Over the past 7 years, the foreclosure prevention programs put into place by Treasury, HUD and FHFA have greatly changed how the mortgage servicing industry has engaged with and helped out struggling homeowners.
In all, via government programs as well as efforts from the private sector, 10.5 million modification & mortgage assistance arrangements occurred between April 2009 and the end of May 2016.
What’s more, Making Home Affordable (MHA) and other homeowner assistance programs led to improved homeowner engagement in the process of loss mitigation. It also resulted in fresh guidelines for the kinds of loss mitigation options homeowners have, and standard procedures for providing those products. The programs supported the housing market’s recovery and showed that a mortgage modification can be a sustainable option for homeowners looking to avoid foreclosure.
The MHA programs will close at the end of the year, and mortgage servicers will no longer need to evaluate homeowners for a mortgage modification, such as the Home Affordable Modification Program (HAMP).
Since 2009, government agencies, servicers, investors and consumer advocates have collaborated to stabilize the housing market and help homeowners avoid foreclosure following the financial crisis.
So, why should banks keep working with borrowers after HAMP?
The white paper that was released particularly outlines five specific principles that the agencies believe were essential to the success of the government’s programs. These principles should additionally provide a foundation for any future loss mitigation programs:
Accessibility: Ensuring that there is a simple process in place for homeowners to seek mortgage assistance and that homeowners can easily get assistance.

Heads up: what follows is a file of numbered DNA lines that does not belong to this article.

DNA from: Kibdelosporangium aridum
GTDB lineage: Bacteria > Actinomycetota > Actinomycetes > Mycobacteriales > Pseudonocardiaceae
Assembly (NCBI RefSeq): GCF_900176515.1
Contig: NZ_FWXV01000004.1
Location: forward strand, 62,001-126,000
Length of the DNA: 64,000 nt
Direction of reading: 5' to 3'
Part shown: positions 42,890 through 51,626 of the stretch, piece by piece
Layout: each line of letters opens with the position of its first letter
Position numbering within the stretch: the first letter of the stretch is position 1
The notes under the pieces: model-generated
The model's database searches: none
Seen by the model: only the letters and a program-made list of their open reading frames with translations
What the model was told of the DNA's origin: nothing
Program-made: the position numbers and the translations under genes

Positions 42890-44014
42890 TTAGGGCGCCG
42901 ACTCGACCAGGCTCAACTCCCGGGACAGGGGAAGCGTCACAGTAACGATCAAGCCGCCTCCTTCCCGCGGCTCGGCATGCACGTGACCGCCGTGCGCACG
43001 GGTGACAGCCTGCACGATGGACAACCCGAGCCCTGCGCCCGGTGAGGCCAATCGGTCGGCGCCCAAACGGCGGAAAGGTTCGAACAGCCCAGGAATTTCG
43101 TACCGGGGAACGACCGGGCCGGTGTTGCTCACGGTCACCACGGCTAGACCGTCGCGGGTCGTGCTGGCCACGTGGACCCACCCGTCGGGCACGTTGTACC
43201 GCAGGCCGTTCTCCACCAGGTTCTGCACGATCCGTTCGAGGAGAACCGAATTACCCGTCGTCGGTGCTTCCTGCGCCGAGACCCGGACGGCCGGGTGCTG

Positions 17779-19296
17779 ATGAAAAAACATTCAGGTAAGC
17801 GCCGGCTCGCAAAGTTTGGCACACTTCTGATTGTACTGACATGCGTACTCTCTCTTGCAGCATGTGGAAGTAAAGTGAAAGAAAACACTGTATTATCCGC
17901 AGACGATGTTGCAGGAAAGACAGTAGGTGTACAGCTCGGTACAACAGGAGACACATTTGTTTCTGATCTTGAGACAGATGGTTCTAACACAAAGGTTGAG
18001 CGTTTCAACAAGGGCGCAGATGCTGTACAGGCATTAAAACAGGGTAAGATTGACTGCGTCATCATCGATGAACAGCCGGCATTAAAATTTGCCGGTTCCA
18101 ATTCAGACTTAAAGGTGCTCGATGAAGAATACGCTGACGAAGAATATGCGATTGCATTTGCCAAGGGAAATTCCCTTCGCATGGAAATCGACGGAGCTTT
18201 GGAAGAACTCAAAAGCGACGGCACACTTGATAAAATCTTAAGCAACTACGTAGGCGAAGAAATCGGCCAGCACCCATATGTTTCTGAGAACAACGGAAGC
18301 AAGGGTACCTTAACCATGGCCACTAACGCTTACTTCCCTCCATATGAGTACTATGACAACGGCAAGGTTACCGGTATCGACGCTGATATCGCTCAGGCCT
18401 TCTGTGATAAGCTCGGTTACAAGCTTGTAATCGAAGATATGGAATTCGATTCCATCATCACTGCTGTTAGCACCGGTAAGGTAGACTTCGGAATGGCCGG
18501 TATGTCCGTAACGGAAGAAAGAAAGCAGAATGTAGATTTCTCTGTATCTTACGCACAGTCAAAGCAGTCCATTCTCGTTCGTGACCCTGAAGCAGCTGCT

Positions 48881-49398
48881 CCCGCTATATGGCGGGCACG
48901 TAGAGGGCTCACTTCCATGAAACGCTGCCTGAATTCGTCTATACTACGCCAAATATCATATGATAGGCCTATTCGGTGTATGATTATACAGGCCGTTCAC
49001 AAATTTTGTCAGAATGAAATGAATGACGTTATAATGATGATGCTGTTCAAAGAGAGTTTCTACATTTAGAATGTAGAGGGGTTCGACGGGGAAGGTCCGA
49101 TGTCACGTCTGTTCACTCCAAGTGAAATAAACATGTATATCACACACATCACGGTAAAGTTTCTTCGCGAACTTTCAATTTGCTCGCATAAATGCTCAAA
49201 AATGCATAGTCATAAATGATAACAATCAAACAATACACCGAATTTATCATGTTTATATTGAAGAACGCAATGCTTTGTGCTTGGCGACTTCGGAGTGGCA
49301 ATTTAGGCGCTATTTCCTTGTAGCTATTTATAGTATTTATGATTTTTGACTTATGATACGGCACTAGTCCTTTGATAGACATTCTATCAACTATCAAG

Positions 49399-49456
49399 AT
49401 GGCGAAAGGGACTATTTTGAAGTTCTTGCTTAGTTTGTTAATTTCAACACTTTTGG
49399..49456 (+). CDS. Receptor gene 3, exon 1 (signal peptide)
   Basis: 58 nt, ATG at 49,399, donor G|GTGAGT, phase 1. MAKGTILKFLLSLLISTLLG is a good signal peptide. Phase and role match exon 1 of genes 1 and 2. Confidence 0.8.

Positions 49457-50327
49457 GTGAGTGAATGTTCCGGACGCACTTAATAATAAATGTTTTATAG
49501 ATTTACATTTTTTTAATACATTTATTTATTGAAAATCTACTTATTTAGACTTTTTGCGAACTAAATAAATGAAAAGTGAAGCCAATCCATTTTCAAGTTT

Accountability: Making sure there’s an appropriate level of oversight in the process to get mortgage assistance.
Affordability: Giving homeowners payment relief that addresses the needs of the homeowner, the servicer and the investor to bolster long-term performance.
Sustainability: Offering solutions that help resolve the delinquency and be effective long-term.
Transparency: Making sure that the process to get assistance, and the terms of that assistance, are understandable to homeowners. Also, ensuring that info about options and their utilization is available to the appropriate parties.
The white paper further highlighted the creation of framework for a universal loss mitigation program for the future, when the Home Affordable Modification Program (HAMP) expires at the end of the year.
“We aim to help consumers avoid foreclosures, which upset their personal and financial lives,” CFPB Director Richard Cordray stated in a press release. “The modification program was put in place to provide alternatives to foreclosure. Our principles will serve as helpful guardrails for servicers, investors, and regulators to consider as we continue to protect consumers who are struggling to pay their mortgages.”
The CFPB is calling for mortgage lenders, housing finance agencies and investors to create affordable and sustainable loss mitigation programs that are accessible and transparent for borrowers.
The bureau said the five aforementioned principles are flexible enough to apply to various approaches, including forbearance, short sales, repayment plans, loan modifications, and deeds-in-lieu of foreclosure.
HAMP expires in January of 2017. Regulators are running on a general agreement that the government’s procedures and guidelines regarding loss mitigation, especially engaging with borrowers, should continue.
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